“We work with our highly experienced sales staff to help find the best solutions to customer needs, and work closely with them to make sure the solutions we create meet their needs while fulfilling regulatory requirements.
“Feedback we receive from customers in the region often results in feature changes to existing Crown designs.”
The Asia-Pacific engineering team has also contributed to the current Crown line-up with designs such as the well-regarded SHR Series heavy-duty walkie reach truck. It has also added to the design of the newly released MPC 3000 Series reach truck through field research and testing.
“The Asia-Pacific engineering team has contributed significantly to Crown’s development of semi-automated material handling products, which include geo-fencing and radio-frequency identification technologies,” Mr Croxford said.
MPC 3000 Series
The Australian-developed MPC 3000 Series lift truck is the direct result of customer engagement and feedback playing a role in Crown equipment design.

Adapted from the Crown GPC 3000 Series order picker developed by Crown’s  European design team, the MPC 3000 Series’ proven effectiveness and popularity with Australia customers has led to a global roll-out.
The MPC 3000 Series’ development was spurred by enquiries for a more effective solution in environments where both stock-pickers and counterbalance forklifts are used for ‘rainbow’ or ‘layer picking’ work, a common task for third-party logistics providers servicing high-volume end users with mixed picking orders.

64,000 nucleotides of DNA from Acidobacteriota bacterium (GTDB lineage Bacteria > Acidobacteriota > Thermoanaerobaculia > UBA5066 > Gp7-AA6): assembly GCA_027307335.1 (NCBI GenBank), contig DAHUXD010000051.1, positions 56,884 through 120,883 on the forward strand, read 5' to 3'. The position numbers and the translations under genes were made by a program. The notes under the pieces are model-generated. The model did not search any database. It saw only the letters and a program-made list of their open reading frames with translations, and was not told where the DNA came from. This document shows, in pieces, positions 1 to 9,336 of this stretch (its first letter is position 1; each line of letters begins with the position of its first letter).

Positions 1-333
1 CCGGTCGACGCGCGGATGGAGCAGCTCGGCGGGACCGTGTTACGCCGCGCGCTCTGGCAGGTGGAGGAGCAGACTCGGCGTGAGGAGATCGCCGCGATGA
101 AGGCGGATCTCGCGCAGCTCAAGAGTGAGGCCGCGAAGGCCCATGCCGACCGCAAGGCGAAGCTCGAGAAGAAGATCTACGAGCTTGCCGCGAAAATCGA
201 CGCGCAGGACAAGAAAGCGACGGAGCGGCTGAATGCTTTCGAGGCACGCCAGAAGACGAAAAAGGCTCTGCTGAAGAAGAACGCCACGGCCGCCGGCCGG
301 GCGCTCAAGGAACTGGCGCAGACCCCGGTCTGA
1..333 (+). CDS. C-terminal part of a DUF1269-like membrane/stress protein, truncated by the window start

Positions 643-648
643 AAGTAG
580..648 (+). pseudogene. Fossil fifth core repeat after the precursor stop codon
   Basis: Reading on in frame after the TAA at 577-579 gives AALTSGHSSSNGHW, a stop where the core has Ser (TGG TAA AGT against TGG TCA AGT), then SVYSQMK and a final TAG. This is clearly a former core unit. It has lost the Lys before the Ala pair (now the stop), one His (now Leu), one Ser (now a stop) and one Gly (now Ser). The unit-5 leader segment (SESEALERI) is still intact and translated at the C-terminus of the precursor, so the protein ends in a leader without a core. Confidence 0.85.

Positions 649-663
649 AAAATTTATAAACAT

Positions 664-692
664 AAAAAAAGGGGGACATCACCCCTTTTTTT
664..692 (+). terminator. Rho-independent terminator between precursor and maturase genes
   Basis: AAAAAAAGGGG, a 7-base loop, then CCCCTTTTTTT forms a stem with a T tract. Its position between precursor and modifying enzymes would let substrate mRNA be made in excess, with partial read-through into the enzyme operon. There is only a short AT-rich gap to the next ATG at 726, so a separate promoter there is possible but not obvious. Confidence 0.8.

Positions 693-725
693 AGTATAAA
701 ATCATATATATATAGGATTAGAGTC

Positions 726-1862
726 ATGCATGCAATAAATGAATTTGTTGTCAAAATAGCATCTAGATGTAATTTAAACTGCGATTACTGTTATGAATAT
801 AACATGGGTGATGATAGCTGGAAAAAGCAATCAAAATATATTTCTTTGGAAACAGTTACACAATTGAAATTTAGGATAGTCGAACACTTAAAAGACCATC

Crown initially developed four prototypes and passed them to high-profile customers in Sydney for evaluation. During more than 50,000 hours of field-testing, the product’s configuration was refined to combine a high-lift, clear-view mast with an outrigger-free counterbalance design.
The combination created a versatile, multi-purpose stock-picker capable of performing tasks previously requiring an additional counterbalance forklift.
The MPC 3000 Series’ height-adjustable layout has been designed specifically for order picking as well as replenishing low-level pick slots from high-level storage. The omission of outriggers allows closer proximity to machinery, sandwich-stacking four-way pallets and manoeuvring in tight or congested areas.
The result is a machine capable of streamlining equipment fleets, taking on multiple roles and maximising shift productivity.
In addition to increasing efficiency for multi-layer stacking, the reach truck offers an ergonomic advantage. Its adjustable height allows operators to set pallets at their ideal picking height. This minimises stretching and bending, resulting in a reduction in fatigue and injury potential while improving operator productivity.
“The MPC 3000 came about as a direct result of our engagement with our customers and trying to better understand the specifics of their businesses,” Michael Croxford said.